CARY, N.C. – The roar didn’t so much drift across the Cary Tennis Park complex as it exploded, very plainly audible from more than three courts away. It wasn’t necessary, far from it actually, to know that something special was taking place in the NCAA Division III men’s tennis championships.

Kenyon and Washington (Mo.) were going up against each other in doubles team play, and there was one heck of a comeback in progress. Down 5-0, Kenyon battled back to go up 8-7. Washington was a No. 15 seed coming into the tournament, but had defeated No. 1 seed and defending team DIII champions Amherst just the day before. Washington tied it up 8-8, and then brothers Adam and Ross Putterman put it over the top with a tiebreaker victory.

Interactive Bracket
Printable Bracket
Houston: Emory duo gearing up for last hurrah

Over the sidelines, friends and teammates from both sides hung on every point. The hush of service was broken, and boisterously so, as the momentum of the match swung back and forth. These were young men being young men, and they were reacting to the excitement of an incredible tennis match unfolding before them.

It wasn’t just the guys of Washington and Kenyon, either. You want yelling, fist pumping and chest bumping? You’ve got it right here in Cary during men’s team play. In DIII, where there are no athletic scholarships, every player on site this week – man or woman – is playing for the love of tennis.

Several Washington students drove 15 hours just to be in Cary for the tournament, before flying out to their respective homes after the championships play out. That’s dedication. That’s DIII athletics.

“You’ve got a level playing field because you don’t have the scholarships,” said Washington men’s head coach Roger Follmer minutes after the conclusion of the match with Kenyon. “Guys truly play for the love of it, because there is no scholarship money involved.”

The women might not be quite as demonstrative, but don’t think for one split second that they’re not every bit as competitive. Heaven help you if you do. Amy Bryant, the head women’s tennis coach at Atlanta’s Emory University, wants her players to be as vocal as possible.

Emory's Malavika Padmanabhan

“We are loud, and we encourage that,” Bryant said. “I think the energy is key, especially in doubles. That’s huge. We foster that sense of energy. In doubles, you’re playing with a teammate. The points are fast. It’s only an eight-game pro set, so the match is fast.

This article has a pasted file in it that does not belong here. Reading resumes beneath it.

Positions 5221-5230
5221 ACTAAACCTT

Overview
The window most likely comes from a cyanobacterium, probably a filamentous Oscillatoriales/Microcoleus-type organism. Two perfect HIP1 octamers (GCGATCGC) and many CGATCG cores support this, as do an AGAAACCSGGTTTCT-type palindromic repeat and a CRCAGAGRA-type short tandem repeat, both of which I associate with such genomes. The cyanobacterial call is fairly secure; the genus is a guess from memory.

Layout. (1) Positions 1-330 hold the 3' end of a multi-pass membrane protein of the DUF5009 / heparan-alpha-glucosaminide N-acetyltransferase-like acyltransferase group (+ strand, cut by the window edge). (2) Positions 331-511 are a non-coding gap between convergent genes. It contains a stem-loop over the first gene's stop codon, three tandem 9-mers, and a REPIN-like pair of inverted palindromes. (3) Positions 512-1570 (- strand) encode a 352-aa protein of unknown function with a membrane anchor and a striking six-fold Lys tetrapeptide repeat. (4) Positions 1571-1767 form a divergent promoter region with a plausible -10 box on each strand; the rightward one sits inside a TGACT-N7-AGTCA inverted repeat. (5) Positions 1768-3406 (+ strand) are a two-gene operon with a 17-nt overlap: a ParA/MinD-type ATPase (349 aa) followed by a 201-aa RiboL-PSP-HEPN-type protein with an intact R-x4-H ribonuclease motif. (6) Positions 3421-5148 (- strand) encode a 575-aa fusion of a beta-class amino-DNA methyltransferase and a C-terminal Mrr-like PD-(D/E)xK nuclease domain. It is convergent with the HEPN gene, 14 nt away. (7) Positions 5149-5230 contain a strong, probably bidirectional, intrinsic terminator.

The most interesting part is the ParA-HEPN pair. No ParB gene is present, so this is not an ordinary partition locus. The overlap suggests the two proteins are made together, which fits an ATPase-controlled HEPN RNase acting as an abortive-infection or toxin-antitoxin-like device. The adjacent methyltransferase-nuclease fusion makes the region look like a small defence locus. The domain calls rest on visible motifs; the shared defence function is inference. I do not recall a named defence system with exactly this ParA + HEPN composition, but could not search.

“I think in doubles, having that energy, that camaraderie and that loudness can really help to keep you focused. It’s a little easier to hide a lack of focus in a long singles match, but in a doubles match, nothing goes unnoticed.”

Although there are no athletic scholarships in DIII, it’s a mistake to suggest to Bryant that her players get nothing in return for their efforts on the court other than an education.

“They actually get a lot for it,” Bryant corrected. “They get competition. They get the kind of traits employers are looking for in good job candidates. That’s exactly what they’re getting. This is much more than just a sport. This is a game of life. You get a ton for it, way more than a scholarship could give them.”

Wait. Bryant isn’t finished, she’s on a roll now. The passion embodied in a DIII athlete – tennis or otherwise – is exhibited in any number of ways.

“They make a choice to come out to practice five or six days a week, to train three or four hours a day,” she continued. “They make that choice, not because they have to but because they love it. The passion may be stronger here than it is in any other division, because they make that choice. They make that commitment, and they don’t have to. They’re not being paid to go to school. They want to be doing it. They want to be doing it more than anyone.”

Becky Cecere is the men’s and women’s tennis coach at Penn State Harrisburg, and serves on the NCAA’s DIII women’s tennis committee as well. Of the 440 or so DIII schools, about 80 percent are private. Many of DIII schools may not be nationally known, but they’re highly regarded academic institutions. For these student-athletes, that’s the attraction of playing on a smaller stage.

“They play for each other, and they play for their coaches and parents,” Cecere said. “To get to this [championship] level is really, really special. There’s a lot of kids who aren’t here. Tennis is a hard sport to learn. A lot of women have spent a lot of time and energy with their tennis, so this is where their reward is … and they get an excellent education, too.”